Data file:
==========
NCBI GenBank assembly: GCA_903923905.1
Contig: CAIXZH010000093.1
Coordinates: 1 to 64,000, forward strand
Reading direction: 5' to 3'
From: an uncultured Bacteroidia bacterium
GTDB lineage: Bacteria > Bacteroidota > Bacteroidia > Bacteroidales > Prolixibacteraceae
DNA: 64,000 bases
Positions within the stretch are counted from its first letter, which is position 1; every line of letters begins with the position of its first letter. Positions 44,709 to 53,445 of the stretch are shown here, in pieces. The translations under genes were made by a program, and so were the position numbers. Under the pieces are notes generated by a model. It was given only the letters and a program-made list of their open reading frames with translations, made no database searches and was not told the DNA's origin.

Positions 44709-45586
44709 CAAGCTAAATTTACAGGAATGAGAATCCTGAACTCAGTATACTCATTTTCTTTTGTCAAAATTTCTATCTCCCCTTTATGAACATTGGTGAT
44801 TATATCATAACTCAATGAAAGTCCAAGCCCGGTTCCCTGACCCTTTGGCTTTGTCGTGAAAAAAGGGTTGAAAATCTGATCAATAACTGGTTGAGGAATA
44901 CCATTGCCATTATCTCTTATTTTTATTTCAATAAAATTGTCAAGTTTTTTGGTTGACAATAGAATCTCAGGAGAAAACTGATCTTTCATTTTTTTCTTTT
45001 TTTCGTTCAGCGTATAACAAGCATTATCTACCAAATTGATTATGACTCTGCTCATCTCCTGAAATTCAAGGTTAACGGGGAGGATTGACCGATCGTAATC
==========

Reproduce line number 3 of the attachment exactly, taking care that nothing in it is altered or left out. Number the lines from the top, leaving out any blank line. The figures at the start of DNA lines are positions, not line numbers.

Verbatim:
Coordinates: 1 to 64,000, forward strand